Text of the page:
Five Fears About 42 (Participation)

Five Fears About 42

By Dave Zirin

 

I’m both excited and apprehensive about the upcoming Jackie Robinson biopic, 42. I’m excited because any high-profile film and attendant discussion about the man Martin Luther King, Jr., called “a freedom rider before freedom rides” should be a positive. I’m excited because the film might stir people to read brilliant books like Jules Tygiel’s Baseball’s Great Experiment, Chris Lamb’s Blackout and Arnold Rampersand’s Jackie Robinson: A Biography. I’m apprehensive because we know what Hollywood does to history. It’s not unlike what a monster truck does to a ferret: leaving it flattened and unrecognizable with all its sharp teeth knocked out. Historical movies about sports and the triumph over racism are often even worse. Films like Glory Road or Remember the Titans follow the s-i-c formula: segregation, integration, celebration. In a biopic of the man who broke baseball’s color barrier, that formula would be particularly ironic since Jackie Robinson was doubting his own integrationist belief in the better angels of this country at the end of his life. I will watch 42 with an open mind. However, here in advance are five aspects of Jackie Robinson’s tumultuous, politically complicated life story I fear won’t make the film’s final cut.

 

1. Branch Rickey was no saint. Based upon previews, it certainly appears that the hero of 42 will be not only Jackie Robinson, but Brooklyn Dodgers boss Branch Rickey played by Indiana Jones himself, Harrison Ford. Yet Rickey, while brave in bringing Robinson to the majors, hopefully will not be exempt from criticism. He is what Melissa Harris-Perry would call “an imperfect ally.” Rickey was responsible for Robinson’s entry in the majors. He also bears a great deal of weight for the implosion of the Negro Leagues, after Robinson made his debut in 1947.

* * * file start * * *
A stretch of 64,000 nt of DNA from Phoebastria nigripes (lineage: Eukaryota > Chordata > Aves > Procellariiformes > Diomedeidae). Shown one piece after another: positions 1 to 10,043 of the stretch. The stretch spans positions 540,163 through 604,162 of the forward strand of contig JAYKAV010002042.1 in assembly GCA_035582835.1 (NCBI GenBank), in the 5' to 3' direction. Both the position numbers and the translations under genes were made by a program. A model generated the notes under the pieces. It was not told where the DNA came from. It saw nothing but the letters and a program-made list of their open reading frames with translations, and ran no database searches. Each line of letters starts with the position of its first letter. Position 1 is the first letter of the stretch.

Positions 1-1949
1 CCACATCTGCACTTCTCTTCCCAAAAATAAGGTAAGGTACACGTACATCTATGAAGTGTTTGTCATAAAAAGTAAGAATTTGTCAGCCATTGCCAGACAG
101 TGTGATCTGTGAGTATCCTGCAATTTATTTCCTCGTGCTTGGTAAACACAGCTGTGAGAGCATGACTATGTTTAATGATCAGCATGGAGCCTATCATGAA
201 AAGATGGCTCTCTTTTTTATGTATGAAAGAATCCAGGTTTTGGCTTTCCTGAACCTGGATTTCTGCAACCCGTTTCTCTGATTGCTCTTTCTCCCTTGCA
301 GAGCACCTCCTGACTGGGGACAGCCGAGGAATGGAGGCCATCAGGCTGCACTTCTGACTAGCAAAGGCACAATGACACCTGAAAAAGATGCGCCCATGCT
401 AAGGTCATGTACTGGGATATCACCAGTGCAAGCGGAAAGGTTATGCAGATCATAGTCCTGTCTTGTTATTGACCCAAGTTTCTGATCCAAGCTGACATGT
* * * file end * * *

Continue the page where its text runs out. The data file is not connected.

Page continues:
The Negro Leagues weren’t just a place of thwarted ambitions for the country’s best African American players. They were also the largest national black-owned business in the country. Black owners, bookkeepers, trainers, coaches, and groundspeople were all part of what was a source of economic power, pride and self-sufficiency. Yet Rickey was ruthless in his dealings with Negro League owners, publicly claiming no obligation to compensate teams for signing away their talent. That became the pattern as Hank Aaron, Willie Mays and many more were signed out of the Negro Leagues and this infrastructure of black economic power rotted away, creating a racial power imbalance in sports that persists to this day. Rickey’s pilfering, layered with a public campaign of denigration, set the Negro Leagues on the road to ruin.